Private Practitioner, Eugene Foot and Ankle Health Center, Eugene, OR.

Brachymetatarsia deformity is a cosmetically displeasing anomaly that can become physically symptomatic. The surgical techniques most commonly used to repair the anomaly include single-stage lengthening with a bone graft, callus distraction, or a combination of bone grafting and callus distraction. A systematic review of the published data was performed to compare the outcomes of these 3 surgical procedures. A total of 61 studies reporting the use of callus distraction or single-stage lengthening, or both, for the treatment of brachymetatarsia were included in the present review. The incidence of major postoperative complications after callus distraction, single-stage lengthening, and the combination procedure was 49 (12.62%), 13 (3.72%), and 3 (33.33%), respectively. The number of minor complications with callus distraction, single-stage lengthening, and the combination procedure was 152 (39.18%), 55 (15.76%), and 1 (11.11%); the mean percentage of the original length achieved was 37.36%, 25.98% and 36.00%; and the mean length achieved was 17.5, 13.2, and 14.0 mm, respectively. The healing index (mo/cm) and healing time was 2.31 and 16.04 weeks, 1.90 and 9.35 weeks, and 3.93 and 14.62 weeks for callus distraction, single-stage lengthening, and the combination procedure, respectively. Our findings indicate that the callus distraction technique is associated with greater length gained but results in greater complication rates and requires almost twice the time to heal. Single-stage lengthening with a bone graft was associated with fewer complications and faster healing times than callus distraction but with lesser gains in length. From the information reported in the studies we reviewed, the prevalence of bilateral brachymetatarsia was 44.52%, and the female/male ratio was 13.7:1. Both of these findings seem to contradict the usual data given (72% for bilateral brachymetatarsia and a female/male ratio of 25:1).
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http://dx.doi.org/10.1053/j.jfas.2015.02.013DOI Listing
May 2016

Precision Medicine for Advanced Pancreas Cancer: The Individualized Molecular Pancreatic Cancer Therapy (IMPaCT) Trial.

Clin Cancer Res 2015 May;21(9):2029-37

The Kinghorn Cancer Centre, Cancer Division, Garvan Institute of Medical Research, Sydney, New South Wales, Australia. Wolfson Wohl Cancer Research Centre, Institute of Cancer Sciences, University of Glasgow, Glasgow, Scotland. Department of Surgery, Bankstown Hospital, Sydney, New South Wales, Australia. South Western Sydney Clinical School, Faculty of Medicine, University of NSW, Liverpool, New South Wales, Australia. West of Scotland Pancreatic Unit, Glasgow Royal Infirmary, Glasgow, United Kingdom.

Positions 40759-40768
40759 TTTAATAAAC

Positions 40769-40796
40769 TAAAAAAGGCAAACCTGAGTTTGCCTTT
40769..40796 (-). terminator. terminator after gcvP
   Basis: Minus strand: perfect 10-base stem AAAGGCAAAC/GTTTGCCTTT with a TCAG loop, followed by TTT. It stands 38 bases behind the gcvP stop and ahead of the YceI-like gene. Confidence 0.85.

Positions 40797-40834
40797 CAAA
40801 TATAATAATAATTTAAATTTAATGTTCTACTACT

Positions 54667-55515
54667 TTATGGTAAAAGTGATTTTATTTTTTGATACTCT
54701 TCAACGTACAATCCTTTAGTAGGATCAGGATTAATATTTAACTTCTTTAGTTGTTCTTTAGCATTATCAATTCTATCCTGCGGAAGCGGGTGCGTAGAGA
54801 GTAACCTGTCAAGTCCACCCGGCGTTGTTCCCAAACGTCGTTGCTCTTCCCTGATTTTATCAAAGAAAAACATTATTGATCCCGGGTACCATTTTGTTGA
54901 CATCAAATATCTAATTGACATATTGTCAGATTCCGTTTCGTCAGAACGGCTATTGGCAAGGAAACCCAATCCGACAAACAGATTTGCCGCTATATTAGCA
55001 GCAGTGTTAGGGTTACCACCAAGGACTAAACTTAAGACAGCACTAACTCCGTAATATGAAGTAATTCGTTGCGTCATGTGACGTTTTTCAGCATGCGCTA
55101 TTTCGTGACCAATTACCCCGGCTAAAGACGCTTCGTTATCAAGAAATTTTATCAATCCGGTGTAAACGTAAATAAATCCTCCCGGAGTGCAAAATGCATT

Purpose: Personalized medicine strategies using genomic profiling are particularly pertinent for pancreas cancer. The Individualized Molecular Pancreatic Cancer Therapy (IMPaCT) trial was initially designed to exploit results from genome sequencing of pancreatic cancer under the auspices of the International Cancer Genome Consortium (ICGC) in Australia. Sequencing revealed small subsets of patients with aberrations in their tumor genome that could be targeted with currently available therapies.

Experimental Design: The pilot stage of the IMPaCT trial assessed the feasibility of acquiring suitable tumor specimens for molecular analysis and returning high-quality actionable genomic data within a clinically acceptable timeframe. We screened for three molecular targets: HER2 amplification; KRAS wild-type; and mutations in DNA damage repair pathways (BRCA1, BRCA2, PALB2, ATM).

Results: Tumor biopsy and archived tumor samples were collected from 93 patients and 76 were screened. To date 22 candidate cases have been identified: 14 KRAS wild-type, 5 cases of HER2 amplification, 2 mutations in BRCA2, and 1 ATM mutation. Median time from consent to the return of validated results was 21.5 days. An inability to obtain a biopsy or insufficient tumor content in the available specimen were common reasons for patient exclusion from molecular analysis while deteriorating performance status prohibited a number of patients from proceeding in the study.

Conclusions: Documenting the feasibility of acquiring and screening biospecimens for actionable molecular targets in real time will aid other groups embarking on similar trials. Key elements include the need to better prescreen patients, screen more patients, and offer more attractive clinical trial options.
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http://dx.doi.org/10.1158/1078-0432.CCR-15-0426DOI Listing
May 2015

Symptomatic Bipartite Medial Cuneiform: Report of Five Cases and Review of the Literature.

Foot Ankle Spec 2016 Feb 17;9(1):69-78. Epub 2015 Mar 17.

Hunt Regional Medical Center, Greenville, Texas (SPB)Department of Veterans Affairs Palo Alto Healthcare, Palo Alto, California (TN)Madigan Army Medical Center, Tacoma, Washington (MDJ, VLS).